CT is an abbreviation for computed tomography, which is a valuable diagnostic medical exam that combines X-rays and computers. Sometimes called CAT scans, CT scans have been performed successfully for over 30 years. It gives the Radiologist a non-invasive way to see inside your body.
One advantage of CT is its ability to rapidly acquire two-dimensional pictures of your anatomy. Using a computer, these 2-D images can be presented as 3-D images for in-depth clinical evaluations.
Why do people need a CT scan?
CT exams are performed when people are ill or injured, or when a doctor suspects a medical problem that cannot be detected easily with a routine physical examination. CT is also used to rapidly obtain specific diagnostic information that hasn’t been provided by other imaging technologies, such as ultrasound, traditional X-ray and magnetic resonance imaging (MRI).
What Should I expect?
A CT technologist will escort you into the CT scanning room, where you’ll see a table and a large, doughnut-shaped device called a gantry. You will be positioned comfortably on the padded table and asked to be as still as possible. You’ll also be asked to hold your breath for a short time to minimize any body movements and motion artifact.
How long will the exam take?
You will have to lie still only for a few seconds during the actual scan, in which the CT scanner acquires X-ray images of your body. The rest of the CT exam, however, takes longer while you wait for the images to be processed on the computer. The exam can take anywhere from 15 to 45 minutes depending on the type of exam. Most patients will be in and out of the room in under 20 minutes.
Are IVs or shots involved?
Depending on the exam, a solution called “contrast” might be administered through an IV to improve the accuracy of the examination. Because of this, it is very important to let your doctor know beforehand if you any allergies, especially an allergy to iodine-based products.
Safety of CT scans
Nearly 80 million CT exams are performed in the U.S. every year. The registered Radiologic Technologist (RT), who performs your CT scan must be certified by the American Registry of Radiology Technologists.
Preparing for a CT exam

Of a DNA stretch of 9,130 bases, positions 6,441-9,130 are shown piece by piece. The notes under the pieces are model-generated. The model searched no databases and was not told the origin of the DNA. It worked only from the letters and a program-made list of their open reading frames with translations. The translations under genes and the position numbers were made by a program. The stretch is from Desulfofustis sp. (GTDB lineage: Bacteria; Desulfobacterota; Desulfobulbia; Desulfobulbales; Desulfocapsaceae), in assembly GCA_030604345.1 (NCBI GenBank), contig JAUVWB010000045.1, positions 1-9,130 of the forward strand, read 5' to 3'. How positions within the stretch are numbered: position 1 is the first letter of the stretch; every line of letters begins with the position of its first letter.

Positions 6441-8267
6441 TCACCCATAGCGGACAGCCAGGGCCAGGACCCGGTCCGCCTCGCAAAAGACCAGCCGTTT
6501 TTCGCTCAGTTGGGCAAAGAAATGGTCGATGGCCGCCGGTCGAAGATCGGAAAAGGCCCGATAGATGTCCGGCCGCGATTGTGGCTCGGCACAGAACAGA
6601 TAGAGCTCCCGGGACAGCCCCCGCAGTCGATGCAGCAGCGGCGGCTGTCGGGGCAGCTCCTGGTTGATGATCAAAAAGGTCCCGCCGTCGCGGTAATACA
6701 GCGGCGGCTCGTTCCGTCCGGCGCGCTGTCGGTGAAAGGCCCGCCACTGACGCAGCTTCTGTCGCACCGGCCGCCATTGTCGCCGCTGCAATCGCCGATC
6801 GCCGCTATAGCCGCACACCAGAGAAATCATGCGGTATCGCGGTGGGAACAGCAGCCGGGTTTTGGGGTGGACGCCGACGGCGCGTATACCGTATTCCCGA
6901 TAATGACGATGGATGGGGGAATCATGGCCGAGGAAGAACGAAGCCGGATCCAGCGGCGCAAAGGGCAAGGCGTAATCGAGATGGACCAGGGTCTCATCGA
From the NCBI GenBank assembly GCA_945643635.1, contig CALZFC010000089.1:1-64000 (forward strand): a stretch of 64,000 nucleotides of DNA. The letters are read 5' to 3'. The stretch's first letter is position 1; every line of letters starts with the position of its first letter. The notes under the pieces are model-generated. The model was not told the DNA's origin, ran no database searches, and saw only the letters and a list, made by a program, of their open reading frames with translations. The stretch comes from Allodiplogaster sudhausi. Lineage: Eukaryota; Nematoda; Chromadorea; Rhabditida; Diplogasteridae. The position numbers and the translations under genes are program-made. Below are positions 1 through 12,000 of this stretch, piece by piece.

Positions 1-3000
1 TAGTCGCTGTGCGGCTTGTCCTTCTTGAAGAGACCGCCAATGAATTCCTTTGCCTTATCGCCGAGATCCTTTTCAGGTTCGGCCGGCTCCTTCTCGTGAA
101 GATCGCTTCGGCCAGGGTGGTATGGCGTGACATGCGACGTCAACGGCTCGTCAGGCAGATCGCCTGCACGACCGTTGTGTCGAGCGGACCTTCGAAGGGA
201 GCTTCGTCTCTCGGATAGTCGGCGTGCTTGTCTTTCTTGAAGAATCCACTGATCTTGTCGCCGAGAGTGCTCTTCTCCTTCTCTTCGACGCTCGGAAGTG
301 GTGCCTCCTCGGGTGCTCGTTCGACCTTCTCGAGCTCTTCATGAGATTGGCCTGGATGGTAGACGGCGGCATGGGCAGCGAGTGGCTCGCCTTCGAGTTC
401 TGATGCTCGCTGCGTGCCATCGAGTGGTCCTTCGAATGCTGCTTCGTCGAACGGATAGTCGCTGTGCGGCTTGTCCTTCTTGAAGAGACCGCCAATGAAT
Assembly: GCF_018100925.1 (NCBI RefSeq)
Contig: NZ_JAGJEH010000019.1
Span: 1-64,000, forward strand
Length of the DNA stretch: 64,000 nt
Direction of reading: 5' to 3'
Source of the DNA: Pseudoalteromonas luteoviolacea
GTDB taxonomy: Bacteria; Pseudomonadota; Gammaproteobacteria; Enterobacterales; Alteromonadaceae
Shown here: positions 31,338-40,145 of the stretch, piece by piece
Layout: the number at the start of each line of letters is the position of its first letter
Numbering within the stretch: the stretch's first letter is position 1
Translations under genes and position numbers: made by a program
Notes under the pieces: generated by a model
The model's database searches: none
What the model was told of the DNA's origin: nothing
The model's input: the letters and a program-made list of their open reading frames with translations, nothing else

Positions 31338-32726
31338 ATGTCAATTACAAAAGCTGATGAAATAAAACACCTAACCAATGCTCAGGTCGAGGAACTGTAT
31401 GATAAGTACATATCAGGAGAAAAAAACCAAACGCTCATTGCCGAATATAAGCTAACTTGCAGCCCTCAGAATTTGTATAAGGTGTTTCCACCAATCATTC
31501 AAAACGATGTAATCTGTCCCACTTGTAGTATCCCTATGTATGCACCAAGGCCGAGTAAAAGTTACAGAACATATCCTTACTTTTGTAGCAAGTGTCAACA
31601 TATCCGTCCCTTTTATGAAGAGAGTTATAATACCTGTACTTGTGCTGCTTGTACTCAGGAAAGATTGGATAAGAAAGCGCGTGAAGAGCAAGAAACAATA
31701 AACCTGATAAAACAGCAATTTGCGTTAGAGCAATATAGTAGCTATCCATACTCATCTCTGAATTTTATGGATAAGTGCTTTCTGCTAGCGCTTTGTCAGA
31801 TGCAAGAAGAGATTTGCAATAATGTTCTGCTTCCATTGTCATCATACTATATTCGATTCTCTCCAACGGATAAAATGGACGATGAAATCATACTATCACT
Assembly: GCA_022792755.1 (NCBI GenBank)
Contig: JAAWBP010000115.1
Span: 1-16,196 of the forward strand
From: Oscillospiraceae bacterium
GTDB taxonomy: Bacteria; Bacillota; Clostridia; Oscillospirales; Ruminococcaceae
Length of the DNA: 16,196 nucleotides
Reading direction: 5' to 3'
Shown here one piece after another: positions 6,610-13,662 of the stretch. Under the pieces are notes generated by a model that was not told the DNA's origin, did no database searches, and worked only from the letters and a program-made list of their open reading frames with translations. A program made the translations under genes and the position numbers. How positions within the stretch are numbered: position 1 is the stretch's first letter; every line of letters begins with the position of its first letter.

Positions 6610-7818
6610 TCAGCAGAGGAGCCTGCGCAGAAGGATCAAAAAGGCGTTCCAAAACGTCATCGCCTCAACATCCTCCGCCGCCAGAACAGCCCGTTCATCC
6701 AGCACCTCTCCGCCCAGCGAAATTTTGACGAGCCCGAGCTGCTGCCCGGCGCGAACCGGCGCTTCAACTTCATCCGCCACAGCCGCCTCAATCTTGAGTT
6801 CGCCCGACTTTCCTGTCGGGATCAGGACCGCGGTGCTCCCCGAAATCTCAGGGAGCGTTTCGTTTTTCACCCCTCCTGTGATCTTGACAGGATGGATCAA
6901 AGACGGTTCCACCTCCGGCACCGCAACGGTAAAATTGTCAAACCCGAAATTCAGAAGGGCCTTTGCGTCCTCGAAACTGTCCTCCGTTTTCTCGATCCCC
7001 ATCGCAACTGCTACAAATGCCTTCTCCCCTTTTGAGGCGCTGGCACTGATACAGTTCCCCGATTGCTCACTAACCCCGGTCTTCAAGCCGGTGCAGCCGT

Unless directed by your physician, the following guidelines will ensure your CT scan is performed under optimal conditions.
- Arrive dressed in comfortable clothing containing no metal.
- Visit the restroom shortly before the scan
- Take medications as usual, with minimal water. If you are taking pain medication, please do so 30 minutes before your scan to help you lie still.
- If you have had barium studies of your stomach or colon within the last 48 hours, please tell your physician beforehand or tell the CT technologist when you arrive.
For specific exams, follow these guidelines unless otherwise directed by your physician:
- Head Scan: Remove hairpins, earrings, etc. The scan will last less than 30 minutes.
- Abdomen and Pelvis Scan: You will usually be required to drink a water prep to outline the digestive system before the scan. This will be given to you by the CT technologist with instructions on how long to drink the prep. Do not eat or drink anything else (except taking medications) for four hours before your scan time. You will be asked to place your arms comfortably over your head and will be asked to hold your breath for about five seconds several times during the scan.
- Chest Scan: Do not eat or drink four hours before your scan time. Clothing containing metal should be removed. Women should remove their bra before the exam begins. You will be asked to place your arms comfortably over your head and will be asked to hold your breath for about five seconds several times during the scan.
- Spine Scan: It is not necessary to fast before your scan. You may be asked to place your arms comfortably over your head or your chest.
- Extremities: It is not necessary to fast before your scan. You may be asked to lie in an uncomfortable position for the extremity being scanned, but it will only be for a short period of time.